H.R. 1059senamdt: Senate Amendment to protect the safety of judges by extending the authority of the Judicial Conference to redact sensitive information contained in their financial disclosure reports, and for other purposes

H.R. 1059senamdt

Senate Amendment to protect the safety of judges by extending the authority of the Judicial Conference to redact sensitive information contained in their financial disclosure reports, and for other purposes

Sponsor
Rep. John Conyers Jr.

Date
December 20, 2011 (112th Congress, 1st Session)

Staff Contact
Communications

Floor Situation

On Monday, December 19, 2011, the House is scheduled consider a Senate Amendment to H.R. 1059 under a suspension of the rules, requiring a two-thirds majority vote for passage.  The resolution was introduced by Rep. John Conyers (D-MI) on March 14, 2011 and was approved by the House on September 12, 2011 by a vote of 384-0.  The bill was passed with an amendment in the Senate by unanimous consent on November 17, 2011.

Bill Summary

H.R. 1059 would correct a misspelling set forth in the redaction portion of the Ethics in Government Act (“Marshals” instead of “Marshall”).  The Senate Amendment would extend the sunset provision—currently December 31, 2011—that applies to the redaction authority to the year 2017.  The House version struck the sunset provision entirely.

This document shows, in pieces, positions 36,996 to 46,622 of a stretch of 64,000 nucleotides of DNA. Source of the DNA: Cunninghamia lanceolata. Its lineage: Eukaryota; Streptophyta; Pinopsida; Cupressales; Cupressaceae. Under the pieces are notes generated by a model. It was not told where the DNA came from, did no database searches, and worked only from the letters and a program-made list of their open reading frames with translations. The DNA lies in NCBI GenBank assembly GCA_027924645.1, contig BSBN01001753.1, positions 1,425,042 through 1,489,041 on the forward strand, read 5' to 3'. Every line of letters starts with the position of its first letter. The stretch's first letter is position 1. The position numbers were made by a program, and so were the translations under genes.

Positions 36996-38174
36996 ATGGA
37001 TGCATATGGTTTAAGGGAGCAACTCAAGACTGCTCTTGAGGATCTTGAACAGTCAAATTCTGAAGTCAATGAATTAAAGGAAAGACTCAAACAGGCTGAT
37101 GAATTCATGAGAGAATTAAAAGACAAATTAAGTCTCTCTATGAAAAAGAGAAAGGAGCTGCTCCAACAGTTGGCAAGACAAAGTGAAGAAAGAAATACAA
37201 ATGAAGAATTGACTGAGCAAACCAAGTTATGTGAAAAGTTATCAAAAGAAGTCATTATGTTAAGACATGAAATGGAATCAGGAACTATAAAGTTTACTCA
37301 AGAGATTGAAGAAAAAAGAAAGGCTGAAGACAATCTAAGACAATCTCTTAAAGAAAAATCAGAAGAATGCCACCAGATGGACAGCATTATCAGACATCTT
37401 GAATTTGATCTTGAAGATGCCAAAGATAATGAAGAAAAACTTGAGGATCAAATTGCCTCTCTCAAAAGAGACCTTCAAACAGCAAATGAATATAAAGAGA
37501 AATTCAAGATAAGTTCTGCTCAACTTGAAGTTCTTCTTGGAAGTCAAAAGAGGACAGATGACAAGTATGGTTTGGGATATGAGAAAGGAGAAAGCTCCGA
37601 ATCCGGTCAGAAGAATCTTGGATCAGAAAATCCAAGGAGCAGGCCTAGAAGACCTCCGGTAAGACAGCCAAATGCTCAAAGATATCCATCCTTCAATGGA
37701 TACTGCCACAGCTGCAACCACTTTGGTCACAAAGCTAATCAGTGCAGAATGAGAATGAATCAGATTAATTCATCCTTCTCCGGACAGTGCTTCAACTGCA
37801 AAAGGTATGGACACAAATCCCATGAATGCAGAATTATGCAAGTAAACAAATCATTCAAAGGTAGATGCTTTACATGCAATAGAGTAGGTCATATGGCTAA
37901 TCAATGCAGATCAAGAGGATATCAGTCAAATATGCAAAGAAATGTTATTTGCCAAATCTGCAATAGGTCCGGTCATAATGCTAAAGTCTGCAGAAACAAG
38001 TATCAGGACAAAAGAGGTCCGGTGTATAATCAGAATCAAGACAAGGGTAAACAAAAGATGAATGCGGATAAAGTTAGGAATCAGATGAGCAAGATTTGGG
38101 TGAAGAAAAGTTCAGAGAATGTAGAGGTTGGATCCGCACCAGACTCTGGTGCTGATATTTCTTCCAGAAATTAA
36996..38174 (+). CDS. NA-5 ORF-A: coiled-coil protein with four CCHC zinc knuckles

Background

Judges and certain other judicial branch employees are required to file annual financial disclosure reports under the Ethics in Government Act.  Given the security risks that confront members of the Judiciary, however, the Judicial Conference is authorized to redact sensitive information from these reports that could otherwise be used to compromise the safety of the filers or their families.  The statutory authority of the Judicial Conference to redact this information expires on December 31, 2011.  H.R. 1059 permanently extends the authority beyond this date. 

Cost

According to the Congressional Budget Office, implementing H.R. 1059 would have no significant impact on the federal budget.  Enacting the bill would not affect direct spending or revenues; therefore, pay-as-you-go procedures do not apply.